Venice Simplon Orient Express

Our journey began with a short but stunning boat ride up the Grand Canal where we were dropped off at the train station. It is a modern station and I wondered if this gentle old train would cope with the somewhat drab surroundings and give us the excitement we all hoped for. As you walk up the platform holding your ticket your butler, who becomes a very important feature of the trip, meets you. (If you book ask for Rupert!) Suddenly you are not looking at the station but at the stunning detail on the train and the beautiful carriages.

Once onboard the cabin is set up for you with lovely touches and amenities. You would think that paying the prices you do on this train you may have a private bathroom but don’t forget this is an old train and that luxury wasn’t how it was designed. Each carriage has one toilet and you have your own washbasin in the cabin.

Every meal on the train is a full on gastronomic affair and when you see the size of the kitchens you realise what a feat of genius this is. We were thoroughly spoilt and the service is exceptional. A drink in the bar as you fly through the mountainous scenery is really something very special.

This is certainly for someone who loves trains and wants that sense of history that the Orient Express exudes. It isn’t for someone looking for the ultimate in luxury and privacy or someone looking to stick to light meals!

You drink and eat until bedtime and by the time you are back at your cabin your butler has arranged it into beds for you. It is cosy and extremely comfy but as the train rockets through the night I would not exactly describe it as a “good night’s sleep”.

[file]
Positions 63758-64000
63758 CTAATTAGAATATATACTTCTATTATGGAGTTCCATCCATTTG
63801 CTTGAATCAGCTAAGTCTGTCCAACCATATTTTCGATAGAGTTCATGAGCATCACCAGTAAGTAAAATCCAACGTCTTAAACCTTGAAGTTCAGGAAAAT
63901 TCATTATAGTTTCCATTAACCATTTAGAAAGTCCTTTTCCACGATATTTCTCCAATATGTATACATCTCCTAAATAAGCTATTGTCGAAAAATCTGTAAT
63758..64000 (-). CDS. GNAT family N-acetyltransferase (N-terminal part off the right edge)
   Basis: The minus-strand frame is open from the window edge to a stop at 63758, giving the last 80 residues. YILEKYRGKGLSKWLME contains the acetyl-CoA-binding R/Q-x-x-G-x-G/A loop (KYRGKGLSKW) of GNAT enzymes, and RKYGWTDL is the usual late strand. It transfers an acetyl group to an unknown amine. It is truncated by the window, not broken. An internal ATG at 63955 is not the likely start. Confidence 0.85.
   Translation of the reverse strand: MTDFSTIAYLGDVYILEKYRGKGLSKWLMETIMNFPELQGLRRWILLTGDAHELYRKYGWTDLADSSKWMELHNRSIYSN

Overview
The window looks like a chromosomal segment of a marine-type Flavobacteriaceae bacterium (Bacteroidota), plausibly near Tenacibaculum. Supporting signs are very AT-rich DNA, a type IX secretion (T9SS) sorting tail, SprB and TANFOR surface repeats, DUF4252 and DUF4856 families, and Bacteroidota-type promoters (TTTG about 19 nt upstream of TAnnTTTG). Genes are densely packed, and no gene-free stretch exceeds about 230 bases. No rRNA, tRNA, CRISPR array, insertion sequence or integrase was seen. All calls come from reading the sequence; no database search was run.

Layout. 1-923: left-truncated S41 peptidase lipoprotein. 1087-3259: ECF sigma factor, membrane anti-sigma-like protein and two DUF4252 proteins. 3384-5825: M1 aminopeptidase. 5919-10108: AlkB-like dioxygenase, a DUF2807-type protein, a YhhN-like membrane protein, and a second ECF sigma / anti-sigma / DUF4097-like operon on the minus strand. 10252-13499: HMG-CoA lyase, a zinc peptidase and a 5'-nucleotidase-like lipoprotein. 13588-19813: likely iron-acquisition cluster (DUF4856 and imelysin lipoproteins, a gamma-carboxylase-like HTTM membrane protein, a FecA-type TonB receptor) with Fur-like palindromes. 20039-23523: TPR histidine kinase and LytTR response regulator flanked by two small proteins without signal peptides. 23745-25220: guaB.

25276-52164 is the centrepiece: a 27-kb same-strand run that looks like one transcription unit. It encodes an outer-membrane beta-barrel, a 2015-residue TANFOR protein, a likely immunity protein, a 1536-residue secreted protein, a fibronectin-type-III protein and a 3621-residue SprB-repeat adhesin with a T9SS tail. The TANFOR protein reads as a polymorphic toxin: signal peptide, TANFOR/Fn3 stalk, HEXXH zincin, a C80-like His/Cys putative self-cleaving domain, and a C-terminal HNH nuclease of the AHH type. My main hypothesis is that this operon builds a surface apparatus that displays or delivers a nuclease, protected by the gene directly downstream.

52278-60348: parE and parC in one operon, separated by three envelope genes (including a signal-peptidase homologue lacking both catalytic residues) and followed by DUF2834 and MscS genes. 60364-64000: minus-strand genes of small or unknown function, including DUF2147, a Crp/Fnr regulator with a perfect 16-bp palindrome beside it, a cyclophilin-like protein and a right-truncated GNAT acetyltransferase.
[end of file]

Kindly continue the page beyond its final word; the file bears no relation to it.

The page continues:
Breakfast in Paris and the lobster is loaded for a three-course brunch! This is where I will be suggesting my clients leave the train. You may be surprised at this as it continues all the way to Victoria Station, which is excellent if you live near Victoria, but the journey loses its sense of magic after Paris in my opinion.

You travel on the Orient Express to Calais where you get off and a bus takes you to the border where you get off again to show your passports to then be taken through the channel tunnel. On the other side the bus takes you to a small train station where you join the British Pullman for afternoon tea on the journey back to London. The staff couldn’t do more and it is a logistical necessity of course but it does detract from the magic for me. Victoria Station in rush hour would diminish anyone’s sense of wellbeing let alone having just stepped off such a glorious journey.

For me, Venice to Paris and then a night or two there or even fly back would make the trip just the right length of time and will keep that magical feeling I think you need when spending a lot of money for such a special journey. Your waistline will also thank you!